3. Heat a 12-inch nonstick skillet over high heat.
  4. Whisk the salt into the batter.
  5. Ladle 3/4 cup of the batter into the skillet; swirl to coat the bottom with batter.
  6. Cook over moderately high heat until the injera just starts to bubble, about 30 seconds.
  7. Cover the skillet and cook for about 30 seconds longer, until the injera is cooked through and the surface is slightly glossy.
  8. Invert the skillet onto a work surface, letting the injera fall from the pan.
  9. Repeat with the remaining batter.

This meal will feed an army! We had so much leftover. If you are just feeding four, I suggest cutting all the recipes in half (excluding the Injera!). Or, if you are like me – enjoy the leftovers for lunch and dinner for days.

When in St. Louis, Eat Ethiopian Food? Part 1

My sister and I love Ethiopian food. So, when my sister moved to St. Louis, we worried she’d have to go without the delightful dishes until her visits with me in D.C. This weekend, as Frankenstorm Sandy neared the East Coast, I left to visit my sister in her new city, hang with her new politically active puppy, Aidan (shown below), and check out the food-scene in St. Louis.

Before boarding my flight, I picked up a copy of this month’s Food and Wine Magazine. While the front featured the expected Thanksgiving ideas, I found the most amazing surprise: A Lesson in Ethiopian Flavors. The feature included not only some of our favorite vegetarian dishes, but also the characteristic Ethiopian Injera Bread. Amazing!

We were able to successfully make a number of great dishes including sauteed cabbage and carrots, spiced red lentils, and timatim salad. We also prepared some sweet collard greens with balsamic, maple syrup, and dates (not Ethiopian flavors, but very yummy). Unfortunately, when we went to the market, we picked up teff grain instead of teff flour and could not prepare the Injera. So, instead, we resolved to try Injera another day and purchased it from my sister’s nearby Ethiopian restaurants (yes, they are there in St. Louis!).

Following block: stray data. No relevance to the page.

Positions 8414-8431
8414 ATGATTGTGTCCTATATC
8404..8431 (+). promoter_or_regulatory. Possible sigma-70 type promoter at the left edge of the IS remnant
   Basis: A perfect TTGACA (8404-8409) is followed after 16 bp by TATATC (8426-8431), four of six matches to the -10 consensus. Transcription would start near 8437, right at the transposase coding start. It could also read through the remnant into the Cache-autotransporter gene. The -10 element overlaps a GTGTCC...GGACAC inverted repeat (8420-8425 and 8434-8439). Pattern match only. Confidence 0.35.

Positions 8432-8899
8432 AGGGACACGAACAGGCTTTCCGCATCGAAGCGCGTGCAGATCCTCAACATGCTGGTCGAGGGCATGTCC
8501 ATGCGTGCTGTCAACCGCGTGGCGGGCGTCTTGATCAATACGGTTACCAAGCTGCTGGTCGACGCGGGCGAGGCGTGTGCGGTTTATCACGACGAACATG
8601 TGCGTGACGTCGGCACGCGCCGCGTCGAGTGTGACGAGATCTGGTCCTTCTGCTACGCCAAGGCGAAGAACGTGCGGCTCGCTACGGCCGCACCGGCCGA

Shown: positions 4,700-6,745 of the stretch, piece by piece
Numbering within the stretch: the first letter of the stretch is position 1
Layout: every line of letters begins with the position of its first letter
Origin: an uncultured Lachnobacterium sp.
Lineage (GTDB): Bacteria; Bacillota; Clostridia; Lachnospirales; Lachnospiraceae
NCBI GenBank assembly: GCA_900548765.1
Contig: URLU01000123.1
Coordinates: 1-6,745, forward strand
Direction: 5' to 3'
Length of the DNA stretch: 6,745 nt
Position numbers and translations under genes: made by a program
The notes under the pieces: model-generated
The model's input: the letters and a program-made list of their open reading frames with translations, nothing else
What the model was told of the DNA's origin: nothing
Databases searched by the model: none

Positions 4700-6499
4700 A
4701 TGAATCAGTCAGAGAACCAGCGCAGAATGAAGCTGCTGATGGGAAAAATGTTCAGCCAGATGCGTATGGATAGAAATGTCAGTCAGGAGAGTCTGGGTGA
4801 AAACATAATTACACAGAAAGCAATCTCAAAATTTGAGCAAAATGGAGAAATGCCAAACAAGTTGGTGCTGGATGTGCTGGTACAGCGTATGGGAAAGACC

The first step was to buy the ingredients and prepare berbere, a spice commonly used in Ethiopian dishes. While we didn’t find the spice mixture in the store, we found some great recipes and instructions online.

Berbere (from kadirecipes.com)

What You Need

  • 1 tsp of fenugreek seeds
  • 6 dried chilies (I only used 3, because I can’t handle the heat)
  • ½ cup paprika
  • 2 tsp ground ginger (I used fresh)
  • 2 tsp onion powder
  • ½ tsp ground allspice
  • 1 tsp ground nutmeg
  • 1 tsp ground cardamom
  • ½ tsp garlic powder
  • 1 and ½  tbsp salt
  • ½ tsp ground cinnamon
  • ¼ tsp of ground cloves
  • 1 tsp ground cumin

What You Do

  1. Combine all ingredients together in a blender.
  2. Mix!!
  3. Store in a jar in the fridge, the recipe makes approximately one cup.

Stay tuned for more recipes from the wonderful evening, as I continue my extended trip here in St. Louis. All flights have been canceled back to BWI, so I will be here through Thursday at the earliest.

Stay safe, dry and warm to all those effected by Sandy.

Purple Potatoes

While we were digging these puppies out of the ground at Willowsford Farm, I knew they would lead to a delicious adventure in the kitchen and spur a little research on origins and nutrition. Here goes!

The All Blue planted, nurtured, harvested and pictured here is one of several heirloom varieties known for their earthy, starchy, nuttiness and antioxidant/flavonoid-rich, nutritional properties.  A staple in South American kitchens, the purple potato has Peruvian origins and is now cultivated throughout North and South America and Europe.